Reading 2012: Give Them Grace

“The irony of gospel-based sanctification is that those who end up obeying more are those who increasingly realize that their standing with God is not based on their obedience but on Christ’s. In other words, the children who actually end up performing better are those who understand that their relationship with God doesn’t depend on on their performance for Jesus but on Jesus’ performance for them” {page 12}.  

Tchividjian {author of the above} writes an effective, compelling, and inspiring forward to the book, Give Them Grace. He skillfully puts into words what has been bothering me for some time: the fact that so many Christian parents are more at ease about their Christless child’s spiritual well being simply because they attend Church services. Personally I find it all the more terrifying that children without a fear of God should regularly attend church as if they had some relationship with God, giving them a sense that everything is ok because they went to Sunday morning worship.

{I’m not referring to brining your young children to church with you. I think it’s important for them to be part of the community of believers as they grow. However, finding security in the fact that they do attend or that your older children choose to attend of their own free will even though they have no desire for spiritual things is misplacing your confidence.}

In essence that’s what this book is getting at, encouraging parents to not allow the outward behavior of their child to ultimately dictate the way{s} in which the child is instructed. “Good” behavior doesn’t equal a good heart. Consider the Pharisees Jesus dealt with. Consider the fact that you have a few living in your home and one staring at you in the mirror every morning.

The most encouraging thing about this book for me was the authors’ concern for their reader, and not solely their reader’s children. Fitzpatrick and Thompson start off with guiding the reader to understand his/her standing before God, rooting them in grace. Because “one of the reasons we don’t share this story [of God’s saving grace] with our children is that it doesn’t resonate deeply in our own hearts” {page 29}. Christian parenting does not start with correcting our children’s behavior so that they are loving, sweet, obedient, little angels. It begins with finding our identity as parents in Christ {not in parenting or in well behaved children}.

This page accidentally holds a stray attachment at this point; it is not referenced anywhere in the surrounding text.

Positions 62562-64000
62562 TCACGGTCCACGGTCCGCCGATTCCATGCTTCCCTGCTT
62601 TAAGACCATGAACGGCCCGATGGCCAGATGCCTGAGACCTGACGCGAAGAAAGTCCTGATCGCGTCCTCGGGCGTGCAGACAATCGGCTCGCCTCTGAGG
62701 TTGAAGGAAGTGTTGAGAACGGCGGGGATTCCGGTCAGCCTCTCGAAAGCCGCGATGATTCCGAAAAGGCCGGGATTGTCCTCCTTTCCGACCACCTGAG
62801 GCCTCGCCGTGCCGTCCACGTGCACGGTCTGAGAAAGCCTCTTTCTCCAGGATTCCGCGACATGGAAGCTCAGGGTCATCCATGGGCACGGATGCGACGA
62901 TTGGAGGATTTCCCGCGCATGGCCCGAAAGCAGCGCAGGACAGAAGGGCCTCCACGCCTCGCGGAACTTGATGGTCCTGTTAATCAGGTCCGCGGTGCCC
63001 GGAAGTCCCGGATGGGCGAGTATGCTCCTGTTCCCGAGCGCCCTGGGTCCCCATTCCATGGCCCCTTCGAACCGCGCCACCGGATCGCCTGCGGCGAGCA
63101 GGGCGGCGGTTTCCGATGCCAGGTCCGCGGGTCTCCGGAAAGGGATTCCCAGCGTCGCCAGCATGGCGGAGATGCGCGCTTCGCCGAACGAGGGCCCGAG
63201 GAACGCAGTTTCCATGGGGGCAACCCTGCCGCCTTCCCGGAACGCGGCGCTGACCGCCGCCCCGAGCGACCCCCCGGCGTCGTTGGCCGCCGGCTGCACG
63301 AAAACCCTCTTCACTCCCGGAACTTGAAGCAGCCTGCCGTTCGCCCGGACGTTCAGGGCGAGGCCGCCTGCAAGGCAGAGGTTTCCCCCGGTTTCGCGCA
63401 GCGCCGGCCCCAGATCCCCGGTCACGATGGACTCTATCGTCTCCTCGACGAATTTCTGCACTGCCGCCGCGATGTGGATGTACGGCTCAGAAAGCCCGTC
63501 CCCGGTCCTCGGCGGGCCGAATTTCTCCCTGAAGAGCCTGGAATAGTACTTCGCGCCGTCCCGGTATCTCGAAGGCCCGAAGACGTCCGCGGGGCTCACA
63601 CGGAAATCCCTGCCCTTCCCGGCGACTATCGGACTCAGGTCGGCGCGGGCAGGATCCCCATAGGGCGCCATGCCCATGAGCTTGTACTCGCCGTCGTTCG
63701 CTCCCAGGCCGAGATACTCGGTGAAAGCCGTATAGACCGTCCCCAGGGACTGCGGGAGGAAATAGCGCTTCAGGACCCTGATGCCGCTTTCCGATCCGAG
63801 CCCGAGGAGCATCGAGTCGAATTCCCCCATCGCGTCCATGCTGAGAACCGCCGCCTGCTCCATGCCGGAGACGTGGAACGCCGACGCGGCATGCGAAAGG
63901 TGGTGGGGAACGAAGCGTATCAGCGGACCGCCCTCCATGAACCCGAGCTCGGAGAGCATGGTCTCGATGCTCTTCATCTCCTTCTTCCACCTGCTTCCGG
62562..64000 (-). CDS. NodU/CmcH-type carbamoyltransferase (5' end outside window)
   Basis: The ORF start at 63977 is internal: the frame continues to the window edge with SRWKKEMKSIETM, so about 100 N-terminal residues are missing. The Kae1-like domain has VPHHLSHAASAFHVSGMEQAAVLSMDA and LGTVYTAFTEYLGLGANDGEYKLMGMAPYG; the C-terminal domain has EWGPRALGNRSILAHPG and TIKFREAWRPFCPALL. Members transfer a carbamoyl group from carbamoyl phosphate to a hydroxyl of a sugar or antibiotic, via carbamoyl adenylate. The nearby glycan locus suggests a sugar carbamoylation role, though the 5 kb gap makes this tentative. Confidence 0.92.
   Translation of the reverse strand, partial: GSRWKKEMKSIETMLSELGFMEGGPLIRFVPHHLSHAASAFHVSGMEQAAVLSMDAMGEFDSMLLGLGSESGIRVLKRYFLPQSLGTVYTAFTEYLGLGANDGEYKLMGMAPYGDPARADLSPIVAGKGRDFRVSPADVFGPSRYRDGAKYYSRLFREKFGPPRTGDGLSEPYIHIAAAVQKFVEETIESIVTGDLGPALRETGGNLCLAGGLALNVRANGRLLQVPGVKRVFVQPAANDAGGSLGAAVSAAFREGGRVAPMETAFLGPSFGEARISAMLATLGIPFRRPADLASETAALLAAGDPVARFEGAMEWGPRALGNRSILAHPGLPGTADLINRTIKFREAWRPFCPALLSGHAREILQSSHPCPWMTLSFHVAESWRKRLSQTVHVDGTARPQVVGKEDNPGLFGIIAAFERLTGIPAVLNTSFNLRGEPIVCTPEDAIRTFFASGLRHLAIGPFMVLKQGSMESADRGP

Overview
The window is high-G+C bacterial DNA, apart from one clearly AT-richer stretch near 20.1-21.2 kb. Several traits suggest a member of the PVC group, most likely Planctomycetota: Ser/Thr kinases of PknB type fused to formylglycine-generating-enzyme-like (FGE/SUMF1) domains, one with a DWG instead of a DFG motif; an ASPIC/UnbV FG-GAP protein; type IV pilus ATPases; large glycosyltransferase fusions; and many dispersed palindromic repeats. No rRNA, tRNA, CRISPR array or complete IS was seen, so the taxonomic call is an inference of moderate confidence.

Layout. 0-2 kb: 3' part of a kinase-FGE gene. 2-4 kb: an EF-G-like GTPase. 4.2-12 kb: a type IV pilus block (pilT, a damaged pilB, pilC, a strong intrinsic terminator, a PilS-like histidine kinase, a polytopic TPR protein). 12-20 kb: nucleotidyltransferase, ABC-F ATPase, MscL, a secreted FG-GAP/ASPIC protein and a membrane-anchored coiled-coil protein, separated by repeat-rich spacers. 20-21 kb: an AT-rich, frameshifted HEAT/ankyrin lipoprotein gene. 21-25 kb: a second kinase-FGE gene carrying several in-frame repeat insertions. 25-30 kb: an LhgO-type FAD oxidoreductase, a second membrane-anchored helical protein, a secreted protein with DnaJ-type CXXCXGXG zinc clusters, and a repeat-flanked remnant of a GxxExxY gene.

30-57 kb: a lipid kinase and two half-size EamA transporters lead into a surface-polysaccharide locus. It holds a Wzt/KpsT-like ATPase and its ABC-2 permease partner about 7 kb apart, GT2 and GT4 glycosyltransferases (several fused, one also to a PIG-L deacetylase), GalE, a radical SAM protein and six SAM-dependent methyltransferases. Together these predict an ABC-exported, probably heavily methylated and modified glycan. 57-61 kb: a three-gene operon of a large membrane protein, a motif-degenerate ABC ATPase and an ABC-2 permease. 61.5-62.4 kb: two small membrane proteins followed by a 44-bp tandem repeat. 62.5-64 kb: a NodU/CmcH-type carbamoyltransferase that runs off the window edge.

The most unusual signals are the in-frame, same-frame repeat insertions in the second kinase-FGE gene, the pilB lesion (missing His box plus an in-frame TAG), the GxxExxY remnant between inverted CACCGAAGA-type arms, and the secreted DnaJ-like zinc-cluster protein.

Rooting our identity in anything but Christ results in idolatry, worshipping the thing for which we seek to be known by.

“Within the heart of the Christian, idolatry is frequently the worship of some good, like having believing, obedient children. This desire is not sinful or idolatrous in itself; it is good. But it becomes idolatrous when we orient our entire life around it or we sin because we want it so much. When we so desperately want out children to be good that we’re alternately angry, fearful, proud, or sullen, then our desire for their transformation has become the god we serve” {page 56}. 

The second most encouraging aspect about the book is the authors’ continual warning against basing our hopes for “successful parenting” on any methods we use.

“Giving grace to our children is not another formula that guarantees their salvation or obedience. Grace-parenting is not another law for you to master to perfect your parenting or your children. Our children will be saved only through the faithfulness of the Holy Spirit, who works at the direction of our faithful heavenly Father. He’s the faithful, powerful, soul-transforming One. Yes, he may use us as a means to accomplish his purpose, but salvation is entirely of the Lord” {page 22}.